A self-taught artist, Indu Lalitha Harikumar shared about her artistic journey with the students of the current blended learning batch during the latest Curated Conversations.
Indu shared how honest personal connection led her way from a playful 16-year-old playing around with photoshop on her first computer to today, becoming a distinguished illustrator, telling stories about taboo subjects such as sexuality and gender as well as becoming a popular author on kids’ literature. Her work also spans around artistry through digital art that is especially rooted in daily objects and images in her life that anyone may find highly relatable; think matchboxes, old, embroidered pieces of cloth, leaves et al. She is avant-garde for recycling and that reflects in her art as well.
She shared her guiding principle of working ‘playing around’ and how it shaped her journey.
In one of her earliest projects, which was writing a children’s book, she felt a need to know them closely. Approaching this with primary research, she engaged with a mobile creche in Mumbai as an educator working with site labourers. It was challenging monetarily, resource-wise, as well as language-wise, as they belonged to seventeen different states, speaking different languages. Since anything bound to language or specific to a particular context wouldn’t work, she explored the environment around her to find ways to tell a story, objects that were available and let the children lead the way with what and how they liked to engage with those. This project left her with the learning to not approach something as an expert and taught her about the power of limitations in art and life.
Her work on sexuality, desire and gender finds its power in her belief to not approach her art with set expectations. On one hand, it brings acceptance for possible failure while on the other, it brings light to her in the form of hope, possibilities and answers: this has been pivotal for her to feel a sense of belonging.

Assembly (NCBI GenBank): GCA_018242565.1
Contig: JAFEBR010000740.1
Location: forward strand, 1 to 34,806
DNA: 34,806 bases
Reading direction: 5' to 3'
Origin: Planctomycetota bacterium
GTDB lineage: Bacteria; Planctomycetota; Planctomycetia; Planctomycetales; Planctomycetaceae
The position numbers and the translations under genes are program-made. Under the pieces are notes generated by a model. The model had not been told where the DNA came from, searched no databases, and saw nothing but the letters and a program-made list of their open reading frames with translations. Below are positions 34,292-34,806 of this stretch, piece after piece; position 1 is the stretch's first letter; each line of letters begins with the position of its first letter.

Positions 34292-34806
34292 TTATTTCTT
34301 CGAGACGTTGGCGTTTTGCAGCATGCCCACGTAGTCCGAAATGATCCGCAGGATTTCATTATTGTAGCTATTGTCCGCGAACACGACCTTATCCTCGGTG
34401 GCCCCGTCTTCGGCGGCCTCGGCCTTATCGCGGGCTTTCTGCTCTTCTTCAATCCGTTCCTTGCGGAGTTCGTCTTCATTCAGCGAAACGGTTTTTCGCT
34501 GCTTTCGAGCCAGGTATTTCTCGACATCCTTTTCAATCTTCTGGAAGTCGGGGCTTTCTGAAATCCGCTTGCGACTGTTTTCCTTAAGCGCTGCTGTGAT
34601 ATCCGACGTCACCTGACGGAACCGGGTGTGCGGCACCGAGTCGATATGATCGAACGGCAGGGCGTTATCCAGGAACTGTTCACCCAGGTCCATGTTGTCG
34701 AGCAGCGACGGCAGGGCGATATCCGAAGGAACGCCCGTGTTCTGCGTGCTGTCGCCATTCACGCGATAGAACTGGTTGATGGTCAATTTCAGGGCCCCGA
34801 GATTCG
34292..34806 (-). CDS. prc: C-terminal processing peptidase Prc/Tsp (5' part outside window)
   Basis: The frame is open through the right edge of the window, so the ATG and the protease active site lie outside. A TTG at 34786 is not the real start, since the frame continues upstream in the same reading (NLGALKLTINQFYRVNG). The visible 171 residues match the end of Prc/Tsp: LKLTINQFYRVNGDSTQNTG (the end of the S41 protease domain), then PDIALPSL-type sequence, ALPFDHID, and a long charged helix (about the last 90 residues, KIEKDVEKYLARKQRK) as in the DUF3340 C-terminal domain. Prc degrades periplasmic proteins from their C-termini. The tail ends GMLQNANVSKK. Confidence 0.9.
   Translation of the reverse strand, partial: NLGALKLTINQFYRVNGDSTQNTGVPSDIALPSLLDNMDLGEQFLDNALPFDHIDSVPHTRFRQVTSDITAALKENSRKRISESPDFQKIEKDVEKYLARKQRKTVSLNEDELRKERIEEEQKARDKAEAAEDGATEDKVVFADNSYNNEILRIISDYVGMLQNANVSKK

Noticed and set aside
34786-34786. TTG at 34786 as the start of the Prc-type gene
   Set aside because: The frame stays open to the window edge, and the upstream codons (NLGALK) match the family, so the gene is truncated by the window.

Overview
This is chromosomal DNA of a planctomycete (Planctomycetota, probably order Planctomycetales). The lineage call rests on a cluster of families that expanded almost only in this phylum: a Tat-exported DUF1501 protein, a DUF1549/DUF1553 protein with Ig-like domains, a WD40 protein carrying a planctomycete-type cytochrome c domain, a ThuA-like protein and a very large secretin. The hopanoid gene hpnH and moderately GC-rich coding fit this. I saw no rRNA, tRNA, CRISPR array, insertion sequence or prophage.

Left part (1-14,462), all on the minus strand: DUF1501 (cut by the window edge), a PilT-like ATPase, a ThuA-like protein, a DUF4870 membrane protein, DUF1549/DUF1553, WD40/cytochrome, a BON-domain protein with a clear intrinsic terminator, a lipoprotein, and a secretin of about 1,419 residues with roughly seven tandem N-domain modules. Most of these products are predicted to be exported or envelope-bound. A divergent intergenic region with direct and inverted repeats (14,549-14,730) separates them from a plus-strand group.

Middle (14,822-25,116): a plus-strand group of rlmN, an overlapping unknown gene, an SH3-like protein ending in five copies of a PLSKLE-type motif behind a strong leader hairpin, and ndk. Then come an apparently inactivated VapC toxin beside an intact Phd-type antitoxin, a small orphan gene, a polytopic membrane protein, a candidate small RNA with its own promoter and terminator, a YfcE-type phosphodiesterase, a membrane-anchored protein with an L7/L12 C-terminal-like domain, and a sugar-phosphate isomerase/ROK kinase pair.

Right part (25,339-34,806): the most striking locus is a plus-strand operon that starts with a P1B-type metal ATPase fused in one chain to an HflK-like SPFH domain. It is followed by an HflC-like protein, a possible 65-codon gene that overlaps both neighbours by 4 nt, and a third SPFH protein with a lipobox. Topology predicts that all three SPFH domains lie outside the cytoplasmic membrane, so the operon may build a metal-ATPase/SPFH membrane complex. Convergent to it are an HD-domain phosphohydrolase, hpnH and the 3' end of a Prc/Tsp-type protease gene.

Speaking from life experience she shared how a support system in the form of family, supportive friends or an online community where you feel belonged are critical to nurturing art, in the absence of which one can succumb to self-doubt or criticism. She also reflected on the importance of creating a body of work in the initial stages in order for it to bring more credible and/or commissioned work. She affirmed that investment of time in craft is non-negotiable.
Indu also opened up about how journalling 3 pages a day religiously has made her more uninhibited and assured of herself. It has given her a personal channel and space where she feels cleansed and powered at the same time. The book The Artist’s Way by Julia Cameron also made a strong impression in her life and practices.
Speaking about challenges and insecurities, as an artist she reflected that like everything else art is also limited and in a limited life, one can only do so much and that manifests undeniably in a micro way in an artist’s life – in terms of limitation of time, energy, motivation, knowledge, experience or chances. These are opportunities for acceptance. It has worked for her to take things “as it is” and keep moving on to make way through other open doors.
As a parting advice she asked students to trust one’s passion and the personal meaning that comes into one’s work and allow the power of time to add to it; one will be pleasantly surprised to see how that will lead the way for one and help one find their voice.
About Indu Harikumar
A self-taught artist, Indu Lalitha Harikumar has been internationally acclaimed with her people powered project 100 Indian Tinder Tales. The work has been exhibited in Kunsthalle Bremen (she shared space with Picasso’s work), Germany (2018-2019), The Biennial of Illustrations, Bratislava 2013-14, and the Kochi Muziris Biennale 2015. Among her recent accomplishments is an award by the UNFPA/ Laadli Media and Advertisement Award for Gender Sensitivity the Social media category (2021). She has also ben feature in Femina as well as major global media outlets.
She has been working on her first graphic novel for which she received a grant from the British Council (2021)